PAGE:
Economic sanctions have become one of the most successful tools in achieving policy goals, and offer an effective alternative to more hawkish options. The United States has crafted sanctions regimes throughout the world, but it is without doubt most effective in partnership with its allies, notably the European Union. The US-EU economic bloc makes up roughly 45 percent of the world’s GDP, making it a powerful force when applying economic sanctions.
In order for the EU to collectively impose sanctions, member states’ representatives first meet and then the European Council acts. At a 2014 G7 meeting, leaders quickly agreed that it was necessary to respond to Russia’s annexation of Crimea from Ukraine, aligning US-EU priorities. The European Council then froze the assets of 149 individuals and thirty-seven entities.
As initial economic and diplomatic coercion failed to stop Russian aggression in Ukraine, the European Council adopted a robust sanctions regime that conformed to the agreement signed in Minsk in February. It limited access to EU capital for Russian banks and subsidiaries, as well as certain major Russian energy and defense companies. The EU sanctioned the largest Russian banks: Sberbank, VTB, Gazprombank, Vnesheconombank, and Rosselkhozbank.
Before the EU was founded in 1993, the United States and its partners and allies would coordinate policy actions such as sanctions through a series of bilateral and multilateral negotiations that often required large conferences and a series of meetings. This ended up limiting effectiveness.
Under the current EU institutional arrangement, any member state can present a proposal for sanctions, although the proposal can also be presented by the High Representative of the Union for Foreign Affairs and Security Policy, who often works in conjunction with the European Commission. Proposals are discussed by the Foreign Affairs Council and then pushed through several other stages of advisory councils. Ultimately, the decision is in the Council’s hands.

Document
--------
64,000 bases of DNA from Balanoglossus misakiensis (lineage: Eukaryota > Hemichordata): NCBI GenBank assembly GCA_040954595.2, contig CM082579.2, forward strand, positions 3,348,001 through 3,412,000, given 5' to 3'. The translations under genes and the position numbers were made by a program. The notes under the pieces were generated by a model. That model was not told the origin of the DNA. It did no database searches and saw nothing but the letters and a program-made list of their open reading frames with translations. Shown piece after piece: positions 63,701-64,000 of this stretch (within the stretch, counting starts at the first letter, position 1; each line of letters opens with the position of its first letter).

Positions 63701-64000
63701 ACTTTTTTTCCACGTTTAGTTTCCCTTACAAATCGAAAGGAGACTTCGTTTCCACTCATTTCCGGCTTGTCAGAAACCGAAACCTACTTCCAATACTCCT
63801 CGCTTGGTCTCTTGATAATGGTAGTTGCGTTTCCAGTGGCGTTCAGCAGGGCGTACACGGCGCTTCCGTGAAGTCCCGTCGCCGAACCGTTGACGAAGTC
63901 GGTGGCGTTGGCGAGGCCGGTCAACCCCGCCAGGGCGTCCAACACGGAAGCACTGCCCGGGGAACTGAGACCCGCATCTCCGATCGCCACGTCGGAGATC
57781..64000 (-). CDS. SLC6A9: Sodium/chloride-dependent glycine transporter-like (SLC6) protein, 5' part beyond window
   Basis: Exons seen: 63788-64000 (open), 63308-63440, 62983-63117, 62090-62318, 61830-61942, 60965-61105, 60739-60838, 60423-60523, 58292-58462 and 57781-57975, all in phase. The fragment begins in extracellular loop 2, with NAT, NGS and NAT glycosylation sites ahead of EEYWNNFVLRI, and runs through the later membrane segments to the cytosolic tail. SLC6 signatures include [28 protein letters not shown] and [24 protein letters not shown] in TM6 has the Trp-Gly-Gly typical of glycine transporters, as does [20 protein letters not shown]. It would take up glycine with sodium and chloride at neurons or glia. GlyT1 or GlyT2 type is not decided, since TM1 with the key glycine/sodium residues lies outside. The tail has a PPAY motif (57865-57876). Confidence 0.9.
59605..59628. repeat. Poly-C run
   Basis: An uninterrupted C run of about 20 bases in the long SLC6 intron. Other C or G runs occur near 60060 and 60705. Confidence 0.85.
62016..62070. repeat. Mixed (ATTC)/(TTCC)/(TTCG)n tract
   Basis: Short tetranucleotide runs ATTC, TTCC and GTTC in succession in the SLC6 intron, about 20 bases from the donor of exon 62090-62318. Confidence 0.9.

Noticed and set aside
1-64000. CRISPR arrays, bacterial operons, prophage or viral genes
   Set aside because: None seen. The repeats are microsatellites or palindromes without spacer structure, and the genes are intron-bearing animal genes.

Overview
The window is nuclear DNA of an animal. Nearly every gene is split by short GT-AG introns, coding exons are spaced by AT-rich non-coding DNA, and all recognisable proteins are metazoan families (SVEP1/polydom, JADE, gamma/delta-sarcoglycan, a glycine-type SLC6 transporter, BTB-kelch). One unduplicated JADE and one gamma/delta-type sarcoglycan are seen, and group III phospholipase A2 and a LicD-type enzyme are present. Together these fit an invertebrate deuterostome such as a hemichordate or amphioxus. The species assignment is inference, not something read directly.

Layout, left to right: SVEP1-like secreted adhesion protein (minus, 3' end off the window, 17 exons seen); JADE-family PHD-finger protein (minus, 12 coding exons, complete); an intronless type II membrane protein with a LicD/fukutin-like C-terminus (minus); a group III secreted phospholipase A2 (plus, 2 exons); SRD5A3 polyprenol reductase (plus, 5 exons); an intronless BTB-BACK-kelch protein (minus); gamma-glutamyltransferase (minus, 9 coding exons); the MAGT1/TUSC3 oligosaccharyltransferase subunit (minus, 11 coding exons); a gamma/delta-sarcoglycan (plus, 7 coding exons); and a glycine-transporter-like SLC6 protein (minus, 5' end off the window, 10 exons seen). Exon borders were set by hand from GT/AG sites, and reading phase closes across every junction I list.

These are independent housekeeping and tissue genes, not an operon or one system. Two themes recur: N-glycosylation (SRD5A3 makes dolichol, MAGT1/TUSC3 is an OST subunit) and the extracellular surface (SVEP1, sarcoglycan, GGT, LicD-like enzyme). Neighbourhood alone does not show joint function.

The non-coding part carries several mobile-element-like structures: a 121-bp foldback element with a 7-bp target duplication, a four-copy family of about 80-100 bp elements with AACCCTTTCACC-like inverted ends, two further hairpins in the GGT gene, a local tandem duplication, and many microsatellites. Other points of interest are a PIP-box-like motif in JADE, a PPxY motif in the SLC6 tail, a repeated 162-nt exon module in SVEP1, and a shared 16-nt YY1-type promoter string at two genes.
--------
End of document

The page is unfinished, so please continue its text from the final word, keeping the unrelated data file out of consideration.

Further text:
European states historically lacked serious mechanisms to compel states to join in on sanctions, and many would refuse to participate. But with the current institutional arrangement, the Council of Europe reaches a consensus, and the EU acts. Before the EU was founded, dissenting states could drag their heels in negotiations and had little incentive to change their views. But now, an EU member state such as Greece, which objects to sanctions on Russia, is compelled to participate along with the rest of the EU. The EU structure facilitates unified action, which makes tasks such as imposing a robust sanctions regime much easier for the United States.
EU institutions have gradually made progress: where they were once a loose and unwieldly organization, now there is an efficient apparatus that regulates and enforces all twenty-eight members’ obligations within the EU’s legal system.
In 1957, the Treaty of Rome gave countries the ability to coordinate trade policies in a way that would imitate economic sanctions. But European institutions still lacked the coercion element to encourage member states to work collectively, and the EU also lacked the ability to take action on political sanctions. Sanctions became a major EU policy tool with the “Basic Principles on the Use of Restrictive Measures (Sanctions)” in 2004, which called for targeted sanctions. This allowed the EU to economically target aspects of a country’s government without punishing the entire population.